United Kingdom- Plutonium Investigation n°3

February 1998                                     Editorial

Out of control

The United Kingdom is unique in that it produces massive quantities of plutonium without any domestic use for it. No reactor in the UK has a license nor is adapted to use plutonium fuel (MOX). If Sizewell-B, the UK's only light water reactor, were to be converted to MOX use, it would absorb hardly more than 150 kilos of plutonium per year. It would take the reactor some 400 years to absorb the current stockpile of about 60,000 kilos of separated plutonium in the UK. Reprocessing of gas-graphite and advanced reactor fuel continues, although the technical feasibility of dry storage was demonstrated years ago. Foreign light water reactor fuel reprocessing is increasing steadily. When THORP started up first at Sellafield in 1994, the plutonium stockpile in the UK was already over 40,000 kilos. During 1997, the mountain grew by an unprecedented 5,000 kilos.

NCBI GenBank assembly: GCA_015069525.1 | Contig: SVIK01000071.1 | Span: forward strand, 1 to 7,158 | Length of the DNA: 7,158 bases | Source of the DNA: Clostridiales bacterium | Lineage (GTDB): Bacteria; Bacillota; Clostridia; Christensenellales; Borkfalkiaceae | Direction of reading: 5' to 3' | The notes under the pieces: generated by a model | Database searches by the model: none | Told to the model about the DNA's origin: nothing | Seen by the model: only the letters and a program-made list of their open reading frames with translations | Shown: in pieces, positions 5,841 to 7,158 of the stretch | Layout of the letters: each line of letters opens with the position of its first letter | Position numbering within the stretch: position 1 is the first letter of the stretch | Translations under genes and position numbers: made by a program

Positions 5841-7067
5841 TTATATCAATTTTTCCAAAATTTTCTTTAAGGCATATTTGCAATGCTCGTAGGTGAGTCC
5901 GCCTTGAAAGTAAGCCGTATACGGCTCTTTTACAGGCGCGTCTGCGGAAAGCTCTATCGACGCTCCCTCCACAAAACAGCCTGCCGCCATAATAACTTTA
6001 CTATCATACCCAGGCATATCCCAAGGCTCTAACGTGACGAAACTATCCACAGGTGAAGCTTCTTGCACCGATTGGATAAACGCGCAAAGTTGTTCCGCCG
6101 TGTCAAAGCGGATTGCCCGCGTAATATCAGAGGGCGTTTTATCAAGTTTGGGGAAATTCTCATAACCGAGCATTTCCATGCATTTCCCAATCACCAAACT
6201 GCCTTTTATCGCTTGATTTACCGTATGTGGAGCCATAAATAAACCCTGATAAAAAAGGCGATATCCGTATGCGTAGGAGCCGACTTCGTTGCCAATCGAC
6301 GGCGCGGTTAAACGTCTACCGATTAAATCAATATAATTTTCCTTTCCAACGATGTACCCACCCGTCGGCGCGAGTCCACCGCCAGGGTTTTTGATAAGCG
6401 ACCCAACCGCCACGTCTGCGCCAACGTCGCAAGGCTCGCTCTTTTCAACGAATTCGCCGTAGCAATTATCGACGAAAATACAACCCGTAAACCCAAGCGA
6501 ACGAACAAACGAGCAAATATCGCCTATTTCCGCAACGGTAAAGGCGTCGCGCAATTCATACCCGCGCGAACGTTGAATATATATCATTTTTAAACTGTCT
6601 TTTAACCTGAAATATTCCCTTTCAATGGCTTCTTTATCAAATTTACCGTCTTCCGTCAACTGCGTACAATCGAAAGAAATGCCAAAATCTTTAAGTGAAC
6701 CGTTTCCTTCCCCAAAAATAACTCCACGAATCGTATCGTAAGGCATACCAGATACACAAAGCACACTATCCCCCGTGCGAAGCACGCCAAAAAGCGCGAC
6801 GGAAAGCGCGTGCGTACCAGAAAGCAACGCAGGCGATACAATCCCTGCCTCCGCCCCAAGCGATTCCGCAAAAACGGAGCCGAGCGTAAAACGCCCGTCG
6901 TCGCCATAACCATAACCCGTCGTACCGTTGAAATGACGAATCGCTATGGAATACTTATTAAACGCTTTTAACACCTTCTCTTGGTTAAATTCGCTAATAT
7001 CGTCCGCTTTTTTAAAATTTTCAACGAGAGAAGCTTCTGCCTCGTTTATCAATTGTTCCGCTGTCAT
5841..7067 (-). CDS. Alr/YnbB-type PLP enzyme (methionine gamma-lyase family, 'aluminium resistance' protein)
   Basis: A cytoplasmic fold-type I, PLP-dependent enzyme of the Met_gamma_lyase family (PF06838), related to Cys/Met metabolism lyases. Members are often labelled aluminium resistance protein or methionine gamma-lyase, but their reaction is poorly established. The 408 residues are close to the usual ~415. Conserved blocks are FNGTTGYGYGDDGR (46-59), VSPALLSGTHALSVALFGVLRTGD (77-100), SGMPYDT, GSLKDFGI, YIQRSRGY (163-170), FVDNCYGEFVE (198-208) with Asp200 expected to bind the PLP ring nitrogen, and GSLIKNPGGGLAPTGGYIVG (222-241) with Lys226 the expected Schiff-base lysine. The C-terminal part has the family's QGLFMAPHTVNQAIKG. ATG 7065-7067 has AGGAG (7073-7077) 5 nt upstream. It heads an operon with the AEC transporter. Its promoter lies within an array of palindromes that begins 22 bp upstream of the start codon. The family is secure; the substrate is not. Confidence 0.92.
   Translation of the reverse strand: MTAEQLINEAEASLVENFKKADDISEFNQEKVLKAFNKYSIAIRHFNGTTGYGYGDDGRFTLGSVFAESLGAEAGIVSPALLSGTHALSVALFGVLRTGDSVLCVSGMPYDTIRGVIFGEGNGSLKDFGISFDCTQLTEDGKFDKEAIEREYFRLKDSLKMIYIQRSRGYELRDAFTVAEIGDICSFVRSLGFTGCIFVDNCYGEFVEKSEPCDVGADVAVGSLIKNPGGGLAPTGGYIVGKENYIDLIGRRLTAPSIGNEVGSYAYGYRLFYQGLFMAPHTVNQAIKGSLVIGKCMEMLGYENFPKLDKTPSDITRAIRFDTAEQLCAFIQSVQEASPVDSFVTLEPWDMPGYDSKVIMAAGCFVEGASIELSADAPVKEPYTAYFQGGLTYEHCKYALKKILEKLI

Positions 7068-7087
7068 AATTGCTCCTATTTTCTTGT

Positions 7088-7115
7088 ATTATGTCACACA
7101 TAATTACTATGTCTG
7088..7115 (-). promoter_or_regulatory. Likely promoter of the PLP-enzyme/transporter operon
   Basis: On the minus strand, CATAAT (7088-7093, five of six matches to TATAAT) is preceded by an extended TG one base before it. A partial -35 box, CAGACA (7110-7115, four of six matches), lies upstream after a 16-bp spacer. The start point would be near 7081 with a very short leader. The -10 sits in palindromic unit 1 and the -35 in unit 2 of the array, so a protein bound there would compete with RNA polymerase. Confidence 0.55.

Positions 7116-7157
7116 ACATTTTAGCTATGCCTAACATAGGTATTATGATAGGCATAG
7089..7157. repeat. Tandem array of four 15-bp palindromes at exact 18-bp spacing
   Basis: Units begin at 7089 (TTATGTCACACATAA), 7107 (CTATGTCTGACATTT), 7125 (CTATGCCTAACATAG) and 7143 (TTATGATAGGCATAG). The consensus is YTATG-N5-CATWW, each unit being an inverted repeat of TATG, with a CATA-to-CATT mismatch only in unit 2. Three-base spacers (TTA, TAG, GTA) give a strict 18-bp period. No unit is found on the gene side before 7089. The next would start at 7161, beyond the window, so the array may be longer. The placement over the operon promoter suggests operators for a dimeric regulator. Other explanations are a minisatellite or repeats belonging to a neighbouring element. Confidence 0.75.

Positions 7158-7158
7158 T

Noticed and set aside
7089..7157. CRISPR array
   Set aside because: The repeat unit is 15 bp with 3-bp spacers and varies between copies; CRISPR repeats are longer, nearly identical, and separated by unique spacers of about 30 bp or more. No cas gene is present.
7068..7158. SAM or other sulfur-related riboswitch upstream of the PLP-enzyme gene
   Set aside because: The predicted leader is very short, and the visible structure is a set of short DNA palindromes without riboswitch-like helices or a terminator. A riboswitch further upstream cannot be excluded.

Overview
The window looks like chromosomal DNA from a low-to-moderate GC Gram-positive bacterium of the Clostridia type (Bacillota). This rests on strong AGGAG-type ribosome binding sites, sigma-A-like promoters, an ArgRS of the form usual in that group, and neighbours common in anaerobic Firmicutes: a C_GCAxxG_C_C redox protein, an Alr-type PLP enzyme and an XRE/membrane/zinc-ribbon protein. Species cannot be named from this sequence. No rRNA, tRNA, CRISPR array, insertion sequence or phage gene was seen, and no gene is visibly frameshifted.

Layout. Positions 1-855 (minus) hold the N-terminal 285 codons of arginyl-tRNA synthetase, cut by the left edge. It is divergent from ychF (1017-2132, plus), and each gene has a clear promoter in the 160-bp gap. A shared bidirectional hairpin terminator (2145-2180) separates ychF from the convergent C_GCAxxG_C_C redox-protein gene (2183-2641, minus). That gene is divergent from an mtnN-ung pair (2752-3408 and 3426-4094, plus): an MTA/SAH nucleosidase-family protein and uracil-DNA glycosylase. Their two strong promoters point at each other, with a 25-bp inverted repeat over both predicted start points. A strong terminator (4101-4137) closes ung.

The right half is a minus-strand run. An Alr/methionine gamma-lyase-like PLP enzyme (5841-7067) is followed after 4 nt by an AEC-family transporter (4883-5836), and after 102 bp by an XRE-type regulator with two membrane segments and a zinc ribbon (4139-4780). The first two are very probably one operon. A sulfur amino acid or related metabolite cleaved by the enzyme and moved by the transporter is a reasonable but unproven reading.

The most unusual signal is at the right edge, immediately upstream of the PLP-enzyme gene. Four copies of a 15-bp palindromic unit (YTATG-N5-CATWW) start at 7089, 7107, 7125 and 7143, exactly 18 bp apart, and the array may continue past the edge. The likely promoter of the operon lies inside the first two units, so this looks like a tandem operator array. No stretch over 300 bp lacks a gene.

Of course, there is no plan to introduce MOX into Sizewell-B nor into any other reactor in the UK. And - as illustrated by the spectacular evolution of the stockpile in the country - foreign clients are equally unable to take home their share of this increasingly awkward and expensive material to manage.

The United Kingdom is a Nuclear Weapon State (NWS) and has developed its plutonium production capacity under the particular conditions linked to a highly sensitive arms program: no transparency, no democratic debate, and until recently virtually no formal public involvement in any decision making process. That is history.

The current British plutonium policy lacks any identifiable rationale. That is the present. What will be the future ?

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Worth Reading & Surfing

"Management of Separated Plutonium"
The Royal Society
14 pages, February 1998
Price : £12.